put itself in a position whereby it will wait for global supply/demand to
rebalance itself. Most market watchers don't really understand that back
in 2014, the Saudi aim was about coercing a handful of OPEC countries to
make production cuts to counter what was a collapse in the "financial
demand" for oil. While Saudi Arabia has been burning through $12-$15
billion per month from its financial reserves to fund government spending
through this period, it seems the policy is that the path to a much higher
price (and higher revenue) will come about by allowing for a prolonged low
OP: What can we realistically expect from the OPEC/non-OPEC
meeting in Doha?
MR: At most, countries may agree to freeze
output, which may sound encouraging but in reality is little more than an
agreement of the lowest common denominator since they are basically
capacity constrained to begin with. To defend a price, OPEC would need to
actively take barrels "out of the hands" of refiners that is, a
production cut, the current prospects for which lie somewhere between slim
OP: Do you expect oil to fall back below $30 if Doha
turns out to be disappointing?
MR: No, but that's partly because
we think the oil balance will be transitioning into a deficit in 2Q and
because many will come to realize that a production freeze is not a viable
plan to cause the oil balance to tighten.
OP: The oil industry is
making massive cuts in investment. Should we be bracing ourselves for a
price shock at some point in time? If yes when do you see this occurring?
MR: You cannot cut CAPEX and reduce upstream activity and somehow
think future production growth goes unaffected. We forecast non-OPEC
supply to contract this year for the first time since 2008. That was a
way-out-of-consensus call to make a year-ago when most pundits vigorously
argued non-OPEC production would still expand even with the drop in oil
prices. What we've communicated to our clients and those we deal with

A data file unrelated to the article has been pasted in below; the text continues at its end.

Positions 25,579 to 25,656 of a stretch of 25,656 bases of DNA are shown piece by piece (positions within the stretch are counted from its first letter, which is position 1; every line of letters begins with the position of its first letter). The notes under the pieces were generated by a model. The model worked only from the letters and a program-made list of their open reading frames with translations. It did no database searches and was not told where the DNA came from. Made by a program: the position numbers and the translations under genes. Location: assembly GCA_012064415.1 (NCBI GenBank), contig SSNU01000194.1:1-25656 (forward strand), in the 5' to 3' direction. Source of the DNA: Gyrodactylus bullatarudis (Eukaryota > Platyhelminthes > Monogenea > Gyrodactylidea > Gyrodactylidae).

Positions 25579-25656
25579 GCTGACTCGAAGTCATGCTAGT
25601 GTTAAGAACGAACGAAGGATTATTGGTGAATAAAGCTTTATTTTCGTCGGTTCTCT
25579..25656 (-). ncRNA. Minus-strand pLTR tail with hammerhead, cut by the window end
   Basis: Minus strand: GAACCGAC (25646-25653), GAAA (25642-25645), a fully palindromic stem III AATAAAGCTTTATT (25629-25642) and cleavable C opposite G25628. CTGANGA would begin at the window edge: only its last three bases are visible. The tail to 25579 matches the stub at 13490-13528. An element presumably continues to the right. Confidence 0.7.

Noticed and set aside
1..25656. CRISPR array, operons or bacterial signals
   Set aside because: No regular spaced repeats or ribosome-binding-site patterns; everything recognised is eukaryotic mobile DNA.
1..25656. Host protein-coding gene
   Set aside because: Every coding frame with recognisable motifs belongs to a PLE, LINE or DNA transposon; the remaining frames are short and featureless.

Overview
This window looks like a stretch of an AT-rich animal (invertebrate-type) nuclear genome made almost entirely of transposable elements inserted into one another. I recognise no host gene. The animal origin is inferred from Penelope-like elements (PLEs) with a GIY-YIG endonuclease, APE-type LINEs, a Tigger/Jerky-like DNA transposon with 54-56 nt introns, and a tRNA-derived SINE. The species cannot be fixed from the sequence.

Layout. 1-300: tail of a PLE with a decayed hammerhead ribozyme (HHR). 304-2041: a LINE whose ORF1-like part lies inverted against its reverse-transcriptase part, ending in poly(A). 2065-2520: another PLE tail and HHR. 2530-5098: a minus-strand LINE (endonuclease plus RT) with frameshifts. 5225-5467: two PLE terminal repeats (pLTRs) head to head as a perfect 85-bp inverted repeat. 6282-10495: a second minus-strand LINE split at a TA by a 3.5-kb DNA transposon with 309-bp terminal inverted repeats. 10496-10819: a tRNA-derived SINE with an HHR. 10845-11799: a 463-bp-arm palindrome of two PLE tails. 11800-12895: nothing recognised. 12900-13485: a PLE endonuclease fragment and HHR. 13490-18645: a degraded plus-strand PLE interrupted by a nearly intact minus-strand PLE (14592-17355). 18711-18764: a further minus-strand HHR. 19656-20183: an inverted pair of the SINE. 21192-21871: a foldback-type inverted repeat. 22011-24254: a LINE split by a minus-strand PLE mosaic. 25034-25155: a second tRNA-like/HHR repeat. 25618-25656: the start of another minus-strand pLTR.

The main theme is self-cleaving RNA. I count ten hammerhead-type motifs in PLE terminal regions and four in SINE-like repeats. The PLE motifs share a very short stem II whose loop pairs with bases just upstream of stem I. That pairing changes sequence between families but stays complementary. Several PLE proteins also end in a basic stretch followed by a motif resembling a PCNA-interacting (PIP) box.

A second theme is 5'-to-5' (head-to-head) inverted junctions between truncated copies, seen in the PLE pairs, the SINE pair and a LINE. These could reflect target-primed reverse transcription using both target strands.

directly in OPEC is that the spike down in oil prices is basically
setting up an eventual spike up.
OP: Will bankruptcies in the U.S.
shale industry do anything to balance the market?
MR: We expect
that it will feed into the contraction we forecast for U.S. output. We
also see the credit availability issue as likely being a limiting factor
moving forward, sort of like what we saw in 1986 and then again in 1999.
OP: Where should investors look if they want to put money in the
energy market? What types of companies will perform well over the next
MR: Since energy equities basically trade as a proxy for the
commodity, it's safe to say all boats rise when the tide comes in. The
beta" names typically include the Oil Services sector and E&Ps. The most
leveraged play would be the commodity itself (or a vehicle like the USO).
OP: Lenders to the oil and gas industry have been fairly lenient
with companies. Do you believe that the banks will start to tighten the
screws a bit more as the periodic credit redetermination period finishes
MR: The old joke is that bankers are the guys who will lend
you an umbrella and then ask to have it returned as soon as it starts to
rain. Yes, we think lending will become much more highly scrutinized and
financing less readily available.
OP: Can oil break out from $40
per barrel anytime soon?
MR: Sure. All it takes is one outage of
consequence. More generally, though, we think oil breaches $40 during 2Q
as physical evidence becomes available about inventories drawing down
OP: Where can you see oil heading over the next 3
months, 6 months and 1 year out?
Our target is Brent crude at $85
by the end of 2016.
OP: How do you see the U.S. presidential
elections impact U.S. oil and gas policies? What could be the most radical
change for oil and gas?
Ask me after the election
Thanks for taking the time to speak with us Mike.